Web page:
The other significant finding was that one of the control variables – employment in the six months prior to incarceration – was significantly and inversely related to of the daily use of crack/cocaine by mothers. That is, mothers who were employed during this time frame were significantly less likely to be daily users than were unemployed women. The significant protective power of employment has been studied (see Dooley & Prause, 1998; El-Bassel et al., 1996; Simmons et al., 2009) and the current finding adds to this literature. Interventions designed to assist mothers with substance use problems should incorporate job skills training and assistance with obtaining employment.
Friends and family of mothers with substance use problems may be frustrated by the illegal and potentially harmful behavior of their loved one; however, their support is essential for a number of reasons. Perhaps the most salient reason that mothers benefit from social support is that it provides them with emotional support that may decrease their reliance upon illicit substances. Additionally, if these women are to access treatment and successfully abstain from harmful substances, the social support of friends and family members may prove to be an important catalyst that encourages these women to enter treatment. A substance-abusing friend or family member can be difficult and those who care about them man lose patience and hope and eventually “turn their back” on a woman who habitually abuses substances. This denial of assistance and support may be even greater for mothers who have faced legal consequences for their substance use such as being incarcerated or losing custody of their children. However, the importance of having a supportive network of people is paramount to the substance-abusing woman’s recovery (United Nations Office on Drugs and Crime, 2004). And regardless of whether or not the woman enters treatment, this support is important for her overall well-being (Gottlieb, 1981).
Mothers with substance use problems have been greatly affected by child welfare campaigns in the United States. As policies in the 1980s with a focus on family preservation and reunification were replaced by policies in the 1990s whose new aims were instead the protection of children, a significant reduction in resources allotted to assist substance-using mothers has taken place (Pelton, 1997; Hines et al., 2004; USDHHS, 1998, 2005; Pew Charitable Trusts, 2008). Over this same time period and into the 21st century, these policy changes have coincided with an increase in incarceration rates among mothers, the majority of which are serving time for a drug-related offense (Glaze & Maruschak, 2008). These developments and others have led some to accuse the state of controlling women via incarceration and child welfare system involvement under the guise of “child protection” (Appell, 1998). Prior to incarceration, the majority of the women in this study were mothers attempting to care for their children alone while trying to manage their substance use, financial, and other problems. Despite efforts that take a punitive stance toward substance-abusing mothers (Kettinger et al., 2000; Conners et al., 2004), research has shown that victimization, poverty, and substance use are often cyclical absent some form of intervention (Greene, Haney, & Hurtado, 2000). Findings from our study suggest that combining child welfare services and job skills training/employment assistance with substance abuse services could more effectively serve women with substance abuse problems and their children.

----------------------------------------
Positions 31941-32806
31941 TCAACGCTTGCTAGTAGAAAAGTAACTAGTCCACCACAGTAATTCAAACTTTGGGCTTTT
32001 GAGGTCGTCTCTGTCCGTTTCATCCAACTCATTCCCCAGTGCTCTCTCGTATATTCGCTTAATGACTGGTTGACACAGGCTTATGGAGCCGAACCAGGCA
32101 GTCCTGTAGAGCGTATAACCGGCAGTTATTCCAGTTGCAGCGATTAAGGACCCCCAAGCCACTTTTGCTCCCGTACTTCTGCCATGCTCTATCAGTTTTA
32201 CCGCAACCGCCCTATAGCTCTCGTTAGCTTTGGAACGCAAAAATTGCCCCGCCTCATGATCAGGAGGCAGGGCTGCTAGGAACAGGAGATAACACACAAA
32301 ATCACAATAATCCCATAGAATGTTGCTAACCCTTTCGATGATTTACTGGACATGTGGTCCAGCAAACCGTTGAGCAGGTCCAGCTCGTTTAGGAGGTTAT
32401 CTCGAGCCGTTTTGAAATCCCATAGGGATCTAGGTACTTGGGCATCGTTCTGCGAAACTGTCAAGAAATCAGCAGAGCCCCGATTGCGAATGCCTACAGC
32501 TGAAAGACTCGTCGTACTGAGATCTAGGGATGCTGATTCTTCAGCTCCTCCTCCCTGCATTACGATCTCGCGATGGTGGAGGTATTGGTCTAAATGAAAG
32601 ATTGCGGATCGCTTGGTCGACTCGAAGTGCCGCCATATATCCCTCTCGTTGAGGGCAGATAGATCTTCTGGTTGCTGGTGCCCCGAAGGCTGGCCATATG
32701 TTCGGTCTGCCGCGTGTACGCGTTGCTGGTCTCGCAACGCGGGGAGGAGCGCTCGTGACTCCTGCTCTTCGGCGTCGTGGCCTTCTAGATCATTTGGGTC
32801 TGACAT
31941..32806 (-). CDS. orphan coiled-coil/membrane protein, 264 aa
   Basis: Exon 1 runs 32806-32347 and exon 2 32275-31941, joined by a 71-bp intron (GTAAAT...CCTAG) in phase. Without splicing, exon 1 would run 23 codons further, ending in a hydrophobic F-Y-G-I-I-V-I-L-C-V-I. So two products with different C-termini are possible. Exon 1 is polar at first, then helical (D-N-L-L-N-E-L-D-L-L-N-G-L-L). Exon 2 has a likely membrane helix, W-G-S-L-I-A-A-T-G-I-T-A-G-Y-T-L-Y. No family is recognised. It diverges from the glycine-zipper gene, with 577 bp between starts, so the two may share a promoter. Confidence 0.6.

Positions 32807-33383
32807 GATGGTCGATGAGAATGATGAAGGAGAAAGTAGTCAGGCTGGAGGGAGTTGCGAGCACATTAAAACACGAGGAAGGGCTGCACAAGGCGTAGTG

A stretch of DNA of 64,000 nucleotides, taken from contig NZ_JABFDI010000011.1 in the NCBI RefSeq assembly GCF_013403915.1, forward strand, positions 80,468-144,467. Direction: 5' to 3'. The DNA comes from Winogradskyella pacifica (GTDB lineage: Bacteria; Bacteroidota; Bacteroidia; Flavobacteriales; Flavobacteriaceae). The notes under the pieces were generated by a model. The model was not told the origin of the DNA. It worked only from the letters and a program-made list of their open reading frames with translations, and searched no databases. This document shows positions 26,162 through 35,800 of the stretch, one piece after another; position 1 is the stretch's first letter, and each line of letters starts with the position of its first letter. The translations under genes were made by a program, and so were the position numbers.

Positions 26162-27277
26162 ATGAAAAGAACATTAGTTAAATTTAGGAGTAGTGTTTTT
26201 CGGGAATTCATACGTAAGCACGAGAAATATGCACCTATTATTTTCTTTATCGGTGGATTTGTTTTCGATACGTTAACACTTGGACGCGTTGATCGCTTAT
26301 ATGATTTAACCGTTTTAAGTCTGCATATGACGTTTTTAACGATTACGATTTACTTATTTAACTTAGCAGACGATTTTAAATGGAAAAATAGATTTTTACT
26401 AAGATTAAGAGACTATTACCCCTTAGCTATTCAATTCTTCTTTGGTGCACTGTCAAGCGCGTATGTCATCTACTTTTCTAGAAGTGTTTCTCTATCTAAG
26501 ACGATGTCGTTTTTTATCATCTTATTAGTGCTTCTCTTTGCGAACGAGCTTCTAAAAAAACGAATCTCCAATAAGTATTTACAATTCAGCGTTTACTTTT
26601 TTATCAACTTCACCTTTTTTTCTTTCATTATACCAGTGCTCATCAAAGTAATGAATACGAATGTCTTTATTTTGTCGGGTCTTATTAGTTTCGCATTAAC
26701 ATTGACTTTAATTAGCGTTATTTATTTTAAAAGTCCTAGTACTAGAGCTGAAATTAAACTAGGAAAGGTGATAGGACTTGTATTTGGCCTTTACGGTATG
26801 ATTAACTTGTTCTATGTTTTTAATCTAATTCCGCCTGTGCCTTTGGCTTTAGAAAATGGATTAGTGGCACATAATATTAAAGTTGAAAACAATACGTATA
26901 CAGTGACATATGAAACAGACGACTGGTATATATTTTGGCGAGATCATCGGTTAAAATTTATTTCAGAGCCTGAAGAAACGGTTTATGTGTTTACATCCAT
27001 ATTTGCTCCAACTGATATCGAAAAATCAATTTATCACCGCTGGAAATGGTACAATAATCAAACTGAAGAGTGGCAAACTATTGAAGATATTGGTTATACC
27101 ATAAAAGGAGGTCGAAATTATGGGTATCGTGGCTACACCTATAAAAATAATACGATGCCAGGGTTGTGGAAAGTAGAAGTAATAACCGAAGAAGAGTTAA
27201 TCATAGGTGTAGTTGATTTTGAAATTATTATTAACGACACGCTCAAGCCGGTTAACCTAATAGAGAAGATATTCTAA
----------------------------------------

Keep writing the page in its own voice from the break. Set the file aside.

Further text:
In addition to the need for greater availability of comprehensive substance abuse treatment programs for women, other steps can be taken to increase the social support networks within which these women exist. Community outreach programs can serve to de-stigmatize substance use and educate family and community members on the nature of substance abuse and how to better support their loved ones who may be experiencing substance dependence. In addition to initiatives such as these, there must also be initiatives to increase support for substance using women who are incarcerated once they are released. Community reintegration programs may be beneficial to women if family members and the woman’s children are involved in the woman’s post-release plans, and are encouraged to support her while she tries to adjust once again to life outside of prison. In sum, these suggested initiatives for increasing social support may assist women in abstaining from substance use and avoiding incarceration, may encourage women to seek substance abuse treatment, or may assist female prisoners in reintegrating into society and maintaining sobriety from drugs and alcohol upon their release. This research demonstrates that these initiatives may be particularly helpful to mothers with substance use problems than for other populations of women.
Acknowledgments
Funding: This research was supported by the National Institute on Drug Abuse (U01-DA016205).
Footnotes
Limited research shows that correlates of substance use differ for mothers and non-mothers. This study compares mothers and non-mothers by examining the relationship between perceived social support and frequency of crack/cocaine use. Data for the 307 female prisoners in this sample were collected between 2007-2008 in four U.S. states during the Criminal Justice-Drug Abuse Treatment Studies’ (CJ-DATS) Reducing Risky Relationships for HIV protocol. Ordinary least squares regression models revealed that greater social support was significantly associated with less frequent crack/cocaine use for mothers but not non-mothers. Implications are discussed. This research was supported by the National Institute on Drug Abuse.